Pacific regionalism… it’s tricky

It does not come as a surprise to learn that the summit to discuss Pacific regional architecture that was due to be held in Sydney in March has now been postponedapparently ‘indefinitely’. The short lead-in time between its announcement in October and the proposed time slot was always going to be a significant hurdle for DFAT. Their ability to persuade leaders from the region to attend was further hampered by the government reshuffle that saw Brett Mason replaced as Parliamentary Secretary by Steven Ciobo, whose Pacific experience is limited.

Whilst there were some who viewed this Australia/Fiji sponsored initiative positively, it would appear that the more widely held perception in the region was that this summit was neither necessary nor appropriate – an argument we articulated when the summit was first announced.

The next best opportunity to discuss issues pertaining to regional architecture will be at the Pacific Islands Forum leaders’ meeting to be held in Port Moresby in July. However, this is not as straightforward as it sounds. As things currently stand, Fiji has declined to rejoin the Pacific Islands Forum so there is no guarantee (or indication) that Prime Minister Bainimarama will attend that meeting. The Fiji government moved quickly to prepare a position paper outlining its proposals for refashioning PIF membership and has been busy canvassing support from others, including Tuvalu and Tonga. But the anticipated forum for this discussion was a summit in Sydney with Fiji as co-sponsor not a Forum Leaders’ meeting in Port Moresby with Peter O’Neill in the host’s chair.

It all goes show: Pacific regionalism is tricky, even for big players like Australia and Fiji.

Tess Newton Cain

Dr Tess Newton Cain is the principal of TNC Pacific Consulting and is a Visiting Fellow to the Development Policy Centre. She is a citizen of Vanuatu where she lived for almost 20 years and is now based in Brisbane. Tess is a specialist in Pacific regionalism and sub-regionalism, with a particular interest in the Melanesian Spearhead Group. She is a regular contributor to the Devpolicy blog, where she often co-writes with Matthew Dornan. She is the co-ordinator of the 'Pacific Conversations' series in which she discusses politics and policy with established and emerging leaders from the Pacific island region.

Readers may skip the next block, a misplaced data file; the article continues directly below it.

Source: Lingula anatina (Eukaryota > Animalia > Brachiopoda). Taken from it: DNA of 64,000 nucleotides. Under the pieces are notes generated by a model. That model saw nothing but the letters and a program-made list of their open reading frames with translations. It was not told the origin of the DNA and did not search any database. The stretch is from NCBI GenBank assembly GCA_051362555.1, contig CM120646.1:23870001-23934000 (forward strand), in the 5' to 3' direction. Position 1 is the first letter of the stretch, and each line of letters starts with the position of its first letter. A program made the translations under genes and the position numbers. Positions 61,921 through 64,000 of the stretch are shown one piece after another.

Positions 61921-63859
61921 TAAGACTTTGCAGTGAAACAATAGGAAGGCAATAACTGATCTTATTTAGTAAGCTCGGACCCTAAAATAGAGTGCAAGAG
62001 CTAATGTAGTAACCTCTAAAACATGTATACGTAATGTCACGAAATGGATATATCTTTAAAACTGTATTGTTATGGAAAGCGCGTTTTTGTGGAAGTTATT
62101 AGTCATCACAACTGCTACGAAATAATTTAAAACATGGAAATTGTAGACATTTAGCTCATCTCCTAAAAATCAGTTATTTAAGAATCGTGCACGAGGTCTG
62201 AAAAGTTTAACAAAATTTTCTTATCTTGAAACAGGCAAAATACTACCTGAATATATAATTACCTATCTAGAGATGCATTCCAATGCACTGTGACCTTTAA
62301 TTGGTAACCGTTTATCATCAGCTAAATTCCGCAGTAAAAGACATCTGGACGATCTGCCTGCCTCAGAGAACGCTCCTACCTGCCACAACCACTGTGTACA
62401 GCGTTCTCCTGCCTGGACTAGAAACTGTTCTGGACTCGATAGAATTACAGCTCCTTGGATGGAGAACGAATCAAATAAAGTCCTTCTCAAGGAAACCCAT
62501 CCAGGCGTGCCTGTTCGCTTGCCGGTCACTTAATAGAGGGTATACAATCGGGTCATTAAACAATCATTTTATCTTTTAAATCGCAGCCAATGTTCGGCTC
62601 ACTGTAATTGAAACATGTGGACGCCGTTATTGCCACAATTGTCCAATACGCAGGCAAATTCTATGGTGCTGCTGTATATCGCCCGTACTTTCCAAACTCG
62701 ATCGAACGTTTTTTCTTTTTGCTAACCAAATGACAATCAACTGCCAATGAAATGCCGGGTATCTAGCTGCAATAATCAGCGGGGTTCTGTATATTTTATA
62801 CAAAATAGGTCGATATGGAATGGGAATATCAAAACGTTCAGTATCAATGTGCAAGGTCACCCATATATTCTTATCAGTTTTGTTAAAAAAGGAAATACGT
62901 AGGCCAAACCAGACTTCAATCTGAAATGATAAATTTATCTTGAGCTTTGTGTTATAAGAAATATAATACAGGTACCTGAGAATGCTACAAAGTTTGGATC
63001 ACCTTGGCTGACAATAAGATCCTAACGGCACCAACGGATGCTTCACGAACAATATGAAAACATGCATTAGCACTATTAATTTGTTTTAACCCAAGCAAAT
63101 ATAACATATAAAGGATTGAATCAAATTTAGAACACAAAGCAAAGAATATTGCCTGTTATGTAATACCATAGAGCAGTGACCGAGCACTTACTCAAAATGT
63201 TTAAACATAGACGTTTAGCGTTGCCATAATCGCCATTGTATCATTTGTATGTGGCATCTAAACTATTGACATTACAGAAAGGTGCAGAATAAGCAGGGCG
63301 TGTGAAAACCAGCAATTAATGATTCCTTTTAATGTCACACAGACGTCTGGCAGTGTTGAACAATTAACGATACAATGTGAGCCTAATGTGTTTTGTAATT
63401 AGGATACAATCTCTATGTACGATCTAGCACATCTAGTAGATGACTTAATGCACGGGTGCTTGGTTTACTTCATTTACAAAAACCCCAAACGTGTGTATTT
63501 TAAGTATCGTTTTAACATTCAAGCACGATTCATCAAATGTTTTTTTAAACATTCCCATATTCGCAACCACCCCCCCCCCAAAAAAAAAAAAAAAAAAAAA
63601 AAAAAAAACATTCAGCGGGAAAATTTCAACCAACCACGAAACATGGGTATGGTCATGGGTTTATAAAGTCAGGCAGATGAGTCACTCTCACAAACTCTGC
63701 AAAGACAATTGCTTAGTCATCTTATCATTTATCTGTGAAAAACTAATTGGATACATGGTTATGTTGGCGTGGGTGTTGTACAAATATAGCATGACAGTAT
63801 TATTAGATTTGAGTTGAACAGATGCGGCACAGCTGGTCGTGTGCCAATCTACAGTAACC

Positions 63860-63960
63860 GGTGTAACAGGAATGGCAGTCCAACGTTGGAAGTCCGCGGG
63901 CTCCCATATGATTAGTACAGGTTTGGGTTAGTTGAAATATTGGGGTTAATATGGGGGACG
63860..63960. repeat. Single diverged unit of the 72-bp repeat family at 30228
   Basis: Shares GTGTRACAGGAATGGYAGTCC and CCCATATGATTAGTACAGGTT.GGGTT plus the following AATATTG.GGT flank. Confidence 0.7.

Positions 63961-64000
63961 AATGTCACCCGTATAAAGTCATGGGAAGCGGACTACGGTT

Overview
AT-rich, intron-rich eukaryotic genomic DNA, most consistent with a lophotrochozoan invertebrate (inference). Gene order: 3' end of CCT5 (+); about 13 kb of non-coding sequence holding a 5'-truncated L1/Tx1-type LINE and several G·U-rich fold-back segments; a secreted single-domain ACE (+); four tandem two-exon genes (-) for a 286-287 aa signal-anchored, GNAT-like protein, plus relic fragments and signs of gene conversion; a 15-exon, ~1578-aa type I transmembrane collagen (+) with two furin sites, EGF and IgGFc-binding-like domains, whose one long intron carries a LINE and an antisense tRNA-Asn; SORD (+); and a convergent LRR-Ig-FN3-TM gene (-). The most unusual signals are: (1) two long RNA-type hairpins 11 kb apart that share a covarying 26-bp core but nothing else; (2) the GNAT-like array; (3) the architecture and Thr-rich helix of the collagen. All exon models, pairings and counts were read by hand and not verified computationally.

Matthew Dornan

Matthew Dornan is Deputy Director of the Development Policy Centre. He heads our program of research into Pacific development. His research focuses on aid flows, regional integration, energy, and broader infrastructure challenges in the Pacific islands region. Matthew has a PhD from ANU, and previously worked for the Australian aid program in the Pacific.

4 Comments

  • Thanks Tess.

    Interesting news and comments. I think this discussion should take place at many levels and that PIFS should allow for this to happen. When this discussion mushrooms then we will need to harness the outcomes of the discussions and bring that together at some stage in the future. There are many ports of call between now and then and we can begin to capture the discussions and bring the outcomes forward for a start. Secondly, AUS&NZ will need to find their place in the new geopolitical configuration that is currently being shaped outside as well as inside the Forum. Lastly, the Forum should recognize that there are many more spaces that have opened up over the last six years when they went into shut down mode. We will have until 2017 – 2020 to figure this one out and space and time should be given to our people to talanoa on this one…yu save?

    • Thank you for your contribution Fei

      I agree wholeheartedly that the future of regionalism/regional architecture cannot begin and end with the Pacific Islands Forum – there are many more aspects, not least of which are the sub-regional groups that have become increasingly active in recent years. And yes this is a discussion that needs to be conducted in an inclusive manner to give all parties adequate opportunity to reflect and contribute. Bridging the gap between regional decision-making and national priorities is not a new challenge but it remains a very present one.

      Tess

  • Hi Transform & thanks for your comment, which is pertinent as always. For what it’s worth we can be sure that at least a couple of relevant people said ‘No’ outright and I agree there were probably others who were thinking it while saying ‘yes’.

  • I am not surprised. Julie Bishop concocted the idea at a cocktail party in Suva. It was conceived in haste and put to PM Bainimara who said “yes”. That was a Pacific Islands “yes” which is usually made up of a many “no’s”. In other words Pacific Islanders generally would never say “no” outright to you!

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